web analytics

DentalCare monthly updates



In the world of personal dental care, toothpastes labeled natural, organic, or fluoride-free have risen in popularity. Because some regular toothpastes contain harsh ingredients, these natural toothpastes have become popular thanks to claims that they perform just as well or better than the typical formulas that have stocked supermarket shelves for decades.

Is natural toothpaste the right option for you? Let’s take a look at some of the key features of these products — and whether they’re a good choice for you and your teeth.


Human teeth have more complex structures than many of their owners may know about. A typical tooth consists of tough enamel enveloping another substance called cementum and an inner material called dentin. The inner chamber of the tooth contains a combination of blood vessels, soft tissues, and nerves called the pulp.

You may already know that infected or damaged pulp can cause serious dental problems such as toothaches and abscesses. However, you may never have heard of a condition called pulp calcification. Check out the following four questions and answers about this strange issue and its possible effects on your dental health.


As hard and durable as bone may seem, this living tissue has its weaknesses. In some cases, the bone in your upper or lower jaw may thin out, leaving you with inadequate bone to support your natural teeth or future dental implants. Fortunately, modern bone grafting techniques can come to your rescue.

If you have never undergone or even heard of dental bone grafting, you might find the prospect intimidating or frightening. However, once you get acquainted with the facts about dental bone grafting, you’ll probably feel much more confident about it. The answers to these frequently asked questions may relieve your concerns.


The most visible teeth in your mouth are the front teeth. Whenever you smile, talk, or eat, you may become self-conscious of your teeth if changes or damages have occurred. When you seek out tooth repairs, you have multiple options to choose from. Learn how a dentist can transform your front teeth and give you a whole new smile.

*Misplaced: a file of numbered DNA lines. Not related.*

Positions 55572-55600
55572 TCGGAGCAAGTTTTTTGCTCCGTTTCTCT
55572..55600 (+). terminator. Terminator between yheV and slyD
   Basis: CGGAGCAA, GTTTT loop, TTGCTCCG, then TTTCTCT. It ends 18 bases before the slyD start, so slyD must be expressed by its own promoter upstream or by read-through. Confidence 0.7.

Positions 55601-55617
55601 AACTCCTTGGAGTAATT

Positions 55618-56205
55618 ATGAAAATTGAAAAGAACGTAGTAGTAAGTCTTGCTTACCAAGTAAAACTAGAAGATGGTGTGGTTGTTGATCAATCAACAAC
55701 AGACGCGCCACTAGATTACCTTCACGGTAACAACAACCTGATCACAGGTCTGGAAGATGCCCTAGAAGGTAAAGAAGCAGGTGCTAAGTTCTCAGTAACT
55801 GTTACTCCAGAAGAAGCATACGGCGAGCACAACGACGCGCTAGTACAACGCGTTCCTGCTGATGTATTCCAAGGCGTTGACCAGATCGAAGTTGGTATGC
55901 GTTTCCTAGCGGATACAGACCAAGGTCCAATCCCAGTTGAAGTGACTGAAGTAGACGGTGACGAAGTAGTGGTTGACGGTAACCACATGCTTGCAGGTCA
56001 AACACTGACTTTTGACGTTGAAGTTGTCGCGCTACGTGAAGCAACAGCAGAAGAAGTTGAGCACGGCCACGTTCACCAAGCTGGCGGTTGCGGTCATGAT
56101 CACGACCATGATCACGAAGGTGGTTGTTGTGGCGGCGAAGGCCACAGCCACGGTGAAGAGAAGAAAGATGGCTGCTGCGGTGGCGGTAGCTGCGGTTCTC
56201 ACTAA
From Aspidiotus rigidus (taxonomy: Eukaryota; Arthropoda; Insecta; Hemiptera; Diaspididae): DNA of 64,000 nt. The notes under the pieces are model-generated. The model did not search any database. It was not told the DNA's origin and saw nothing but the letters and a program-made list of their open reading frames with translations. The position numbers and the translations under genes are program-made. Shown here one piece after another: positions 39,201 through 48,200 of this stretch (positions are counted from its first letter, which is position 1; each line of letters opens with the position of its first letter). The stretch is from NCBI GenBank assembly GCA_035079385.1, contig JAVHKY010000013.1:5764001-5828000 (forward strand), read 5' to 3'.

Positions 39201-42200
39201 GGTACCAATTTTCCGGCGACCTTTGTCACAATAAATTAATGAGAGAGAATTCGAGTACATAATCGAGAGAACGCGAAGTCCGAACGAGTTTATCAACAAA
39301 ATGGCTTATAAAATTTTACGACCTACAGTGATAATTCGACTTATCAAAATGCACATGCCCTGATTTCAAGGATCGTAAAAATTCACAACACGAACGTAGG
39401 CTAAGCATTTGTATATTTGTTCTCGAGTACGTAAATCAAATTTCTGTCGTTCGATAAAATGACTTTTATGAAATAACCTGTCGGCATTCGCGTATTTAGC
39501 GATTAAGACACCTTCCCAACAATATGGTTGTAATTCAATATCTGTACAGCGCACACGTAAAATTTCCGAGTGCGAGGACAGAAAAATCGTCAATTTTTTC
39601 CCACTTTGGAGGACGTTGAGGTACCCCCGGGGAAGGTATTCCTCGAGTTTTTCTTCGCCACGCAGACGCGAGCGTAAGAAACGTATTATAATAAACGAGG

Periodontal disease, more commonly known as gum disease or gingivitis, is often a serious dental health problem. However, people with Type I or Type II diabetes are especially vulnerable to this painful and debilitating condition.

Diabetes is notorious for affecting almost every part of the body in some way, and people who suffer from diabetes are more vulnerable to developing gum disease. If left untreated, gum disease can also make controlling your blood sugar levels more difficult, so preventing gum disease should be a top priority for any person with diabetes.


Parents, teachers, and health professionals always preach the dangers of too much sugar exposure to your mouth, but you can just go beyond the lecture and advice. When you fully understand the science and evolution of sugar on your teeth, you will know why it’s important to keep your clean and regulate the amount of sugar you consume.


Do you have yellowing teeth? This oral issue may have nothing to do with coffee, tea, and red wine residue. Enamel erosion is a common cause of yellowish teeth — and often requires a different type of treatment than simple stains would. Before you rush to whiten, take a look at the do’s and don’ts of enamel wear care.

Do Visit the Dentist